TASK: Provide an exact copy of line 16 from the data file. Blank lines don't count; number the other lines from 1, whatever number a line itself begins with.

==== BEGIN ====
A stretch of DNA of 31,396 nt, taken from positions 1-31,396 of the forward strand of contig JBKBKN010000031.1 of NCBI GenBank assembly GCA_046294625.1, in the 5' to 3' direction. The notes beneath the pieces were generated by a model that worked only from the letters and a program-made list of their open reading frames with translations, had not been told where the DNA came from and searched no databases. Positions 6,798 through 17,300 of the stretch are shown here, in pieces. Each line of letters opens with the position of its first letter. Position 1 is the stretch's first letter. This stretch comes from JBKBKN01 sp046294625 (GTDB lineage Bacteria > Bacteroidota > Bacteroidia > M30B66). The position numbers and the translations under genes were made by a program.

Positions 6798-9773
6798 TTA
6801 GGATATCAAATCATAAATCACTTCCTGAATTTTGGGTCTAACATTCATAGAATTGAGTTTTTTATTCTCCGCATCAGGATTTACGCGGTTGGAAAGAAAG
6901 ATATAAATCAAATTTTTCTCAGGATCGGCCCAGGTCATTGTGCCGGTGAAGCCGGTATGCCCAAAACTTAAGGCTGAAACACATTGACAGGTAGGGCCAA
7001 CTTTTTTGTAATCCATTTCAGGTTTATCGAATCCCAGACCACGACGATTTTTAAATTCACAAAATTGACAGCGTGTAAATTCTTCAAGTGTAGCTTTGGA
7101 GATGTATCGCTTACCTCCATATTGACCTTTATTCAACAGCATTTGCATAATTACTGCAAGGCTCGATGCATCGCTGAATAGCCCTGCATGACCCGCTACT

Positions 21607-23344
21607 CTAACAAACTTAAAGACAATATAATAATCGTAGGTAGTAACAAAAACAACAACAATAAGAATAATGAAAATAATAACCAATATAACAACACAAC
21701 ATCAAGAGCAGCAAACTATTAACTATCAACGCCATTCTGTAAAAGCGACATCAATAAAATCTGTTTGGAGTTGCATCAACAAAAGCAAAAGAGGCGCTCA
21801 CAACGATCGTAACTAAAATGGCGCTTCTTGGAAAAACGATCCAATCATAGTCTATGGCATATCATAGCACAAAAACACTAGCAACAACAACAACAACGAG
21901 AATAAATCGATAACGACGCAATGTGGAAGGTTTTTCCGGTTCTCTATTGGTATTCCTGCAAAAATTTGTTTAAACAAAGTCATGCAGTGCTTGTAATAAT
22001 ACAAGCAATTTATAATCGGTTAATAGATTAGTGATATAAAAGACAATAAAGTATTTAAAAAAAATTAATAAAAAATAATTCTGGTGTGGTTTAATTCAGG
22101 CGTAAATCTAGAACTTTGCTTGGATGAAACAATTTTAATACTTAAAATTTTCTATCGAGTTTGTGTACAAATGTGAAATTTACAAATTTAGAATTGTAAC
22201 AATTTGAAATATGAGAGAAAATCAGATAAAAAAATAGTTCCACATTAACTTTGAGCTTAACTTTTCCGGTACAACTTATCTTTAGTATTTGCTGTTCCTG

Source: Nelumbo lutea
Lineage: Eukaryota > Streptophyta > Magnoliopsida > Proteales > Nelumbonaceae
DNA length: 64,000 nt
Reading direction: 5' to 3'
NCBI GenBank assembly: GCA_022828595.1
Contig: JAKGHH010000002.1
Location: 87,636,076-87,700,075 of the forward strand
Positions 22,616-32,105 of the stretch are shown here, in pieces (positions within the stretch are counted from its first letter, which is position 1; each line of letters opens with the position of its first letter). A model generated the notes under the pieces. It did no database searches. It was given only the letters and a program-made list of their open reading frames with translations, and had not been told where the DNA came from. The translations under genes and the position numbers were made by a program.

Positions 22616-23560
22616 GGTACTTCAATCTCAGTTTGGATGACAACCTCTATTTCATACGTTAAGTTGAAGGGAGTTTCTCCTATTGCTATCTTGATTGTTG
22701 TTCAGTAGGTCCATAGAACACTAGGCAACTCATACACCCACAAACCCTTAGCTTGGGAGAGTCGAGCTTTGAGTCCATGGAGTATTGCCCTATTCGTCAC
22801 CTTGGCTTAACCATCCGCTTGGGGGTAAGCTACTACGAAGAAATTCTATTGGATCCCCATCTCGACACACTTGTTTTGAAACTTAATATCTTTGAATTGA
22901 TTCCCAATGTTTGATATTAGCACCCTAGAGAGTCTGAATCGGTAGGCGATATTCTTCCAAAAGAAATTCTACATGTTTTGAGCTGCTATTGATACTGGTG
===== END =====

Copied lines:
Source: Nelumbo lutea